The Independent employs reporters around the world to bring you truly independent journalism. To support us, please consider a contribution. Attorney General William Barr has agreed to testify on 28 July before the House Judiciary Committee, which is investigating him for the “unprecedented politicization” of the Justice Department. It will be the first time Mr Barr,
Attorney General William Barr has agreed to testify on 28 July before the House Judiciary Committee, which is investigating him for the “unprecedented politicization” of the Justice Department.
It will be the first time Mr Barr, who assumed office last February after being picked by Donald Trump, has appeared before the panel tasked with overseeing his actions.
Mr Barr’s spokeswoman, Kerri Kupec, announced the agreement for the attorney general to testify before the Judiciary panel next month at the same time on Wednesday that the panel was interviewing three current and former DOJ officials who have accused Mr Barr of bending the department to political pressures to help the friends of the president.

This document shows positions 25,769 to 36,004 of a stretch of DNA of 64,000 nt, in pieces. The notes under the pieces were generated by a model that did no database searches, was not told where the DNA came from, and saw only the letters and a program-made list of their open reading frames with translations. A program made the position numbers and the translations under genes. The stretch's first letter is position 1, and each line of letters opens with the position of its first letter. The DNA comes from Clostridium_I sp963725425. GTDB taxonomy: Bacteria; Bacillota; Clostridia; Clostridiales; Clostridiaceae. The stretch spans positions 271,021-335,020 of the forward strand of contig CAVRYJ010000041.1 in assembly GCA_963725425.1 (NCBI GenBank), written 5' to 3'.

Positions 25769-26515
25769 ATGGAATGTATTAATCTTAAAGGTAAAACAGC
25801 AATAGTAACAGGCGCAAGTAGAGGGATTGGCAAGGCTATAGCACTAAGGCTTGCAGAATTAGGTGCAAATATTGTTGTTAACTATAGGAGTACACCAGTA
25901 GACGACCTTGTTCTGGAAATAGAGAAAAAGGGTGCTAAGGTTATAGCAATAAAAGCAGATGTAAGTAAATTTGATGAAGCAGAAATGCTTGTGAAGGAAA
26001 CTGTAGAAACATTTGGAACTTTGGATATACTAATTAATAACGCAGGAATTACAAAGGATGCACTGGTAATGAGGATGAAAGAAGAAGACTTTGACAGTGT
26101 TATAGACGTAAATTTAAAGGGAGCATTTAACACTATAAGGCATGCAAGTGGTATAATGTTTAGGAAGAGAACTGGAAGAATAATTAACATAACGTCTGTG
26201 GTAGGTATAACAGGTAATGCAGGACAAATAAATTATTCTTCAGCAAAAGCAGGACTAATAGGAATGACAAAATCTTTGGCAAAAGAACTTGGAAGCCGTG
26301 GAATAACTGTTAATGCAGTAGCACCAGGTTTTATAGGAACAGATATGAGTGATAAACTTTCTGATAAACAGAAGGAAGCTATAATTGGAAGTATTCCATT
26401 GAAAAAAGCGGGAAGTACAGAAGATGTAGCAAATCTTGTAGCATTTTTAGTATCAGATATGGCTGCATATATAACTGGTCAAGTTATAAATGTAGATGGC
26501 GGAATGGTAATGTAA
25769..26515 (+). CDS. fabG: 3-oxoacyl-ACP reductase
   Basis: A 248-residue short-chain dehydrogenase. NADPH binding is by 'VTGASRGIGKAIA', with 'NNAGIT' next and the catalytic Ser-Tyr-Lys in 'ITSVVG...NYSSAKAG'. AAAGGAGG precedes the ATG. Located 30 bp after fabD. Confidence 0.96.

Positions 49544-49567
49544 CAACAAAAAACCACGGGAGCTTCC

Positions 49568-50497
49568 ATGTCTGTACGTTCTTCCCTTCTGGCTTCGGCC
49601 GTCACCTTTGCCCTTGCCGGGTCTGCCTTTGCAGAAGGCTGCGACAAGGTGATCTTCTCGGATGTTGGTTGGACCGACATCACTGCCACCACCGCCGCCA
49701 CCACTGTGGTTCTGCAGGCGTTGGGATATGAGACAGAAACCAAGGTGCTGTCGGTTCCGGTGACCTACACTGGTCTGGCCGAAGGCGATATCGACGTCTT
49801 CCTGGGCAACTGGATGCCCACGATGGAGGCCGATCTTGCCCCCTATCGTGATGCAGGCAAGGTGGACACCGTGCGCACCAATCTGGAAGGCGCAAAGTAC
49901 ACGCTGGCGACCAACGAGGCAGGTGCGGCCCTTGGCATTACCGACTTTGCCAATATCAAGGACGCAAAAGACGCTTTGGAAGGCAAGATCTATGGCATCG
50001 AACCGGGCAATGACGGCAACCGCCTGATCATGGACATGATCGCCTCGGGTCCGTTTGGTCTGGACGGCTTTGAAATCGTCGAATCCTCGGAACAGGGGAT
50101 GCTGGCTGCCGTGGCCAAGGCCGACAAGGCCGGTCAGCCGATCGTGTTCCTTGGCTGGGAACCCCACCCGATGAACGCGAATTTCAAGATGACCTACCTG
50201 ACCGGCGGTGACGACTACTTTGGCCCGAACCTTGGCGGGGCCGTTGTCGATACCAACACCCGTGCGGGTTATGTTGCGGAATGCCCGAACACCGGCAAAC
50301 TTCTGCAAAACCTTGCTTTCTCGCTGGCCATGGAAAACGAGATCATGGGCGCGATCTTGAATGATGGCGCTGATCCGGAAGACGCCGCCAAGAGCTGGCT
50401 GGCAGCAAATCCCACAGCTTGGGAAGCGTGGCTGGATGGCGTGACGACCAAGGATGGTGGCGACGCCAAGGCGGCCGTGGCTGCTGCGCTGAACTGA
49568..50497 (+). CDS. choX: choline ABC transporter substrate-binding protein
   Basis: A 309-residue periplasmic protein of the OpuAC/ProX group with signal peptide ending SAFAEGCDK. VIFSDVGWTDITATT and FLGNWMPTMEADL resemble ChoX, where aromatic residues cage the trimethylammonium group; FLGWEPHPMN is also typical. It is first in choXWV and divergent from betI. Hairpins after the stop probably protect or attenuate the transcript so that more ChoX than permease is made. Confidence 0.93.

“I was privileged to serve in the Department of Justice under two Republican and one Democratic [presidents], and I am here because I believe that William Barr poses the greatest threat in my lifetime to our rule of law and to public trust in it,” former Deputy Attorney General Donald Ayer told lawmakers on Wednesday.
Over the last 16 months, House Democrats and former Justice Department officials from both parties have excoriated Mr Barr for his department’s actions surrounding the report of special counsel Robert Mueller; the criminal cases against Trump associates Roger Stone and Michael Flynn; and protests in Washington, DC, after the death of George Floyd.
Some Democratic members have even flirted with impeaching Mr Barr, though House Judiciary Chairman Jerry Nadler dismissed such calls as a “waste of time” because “corrupt” Republicans in the Senate would prevent his removal from office.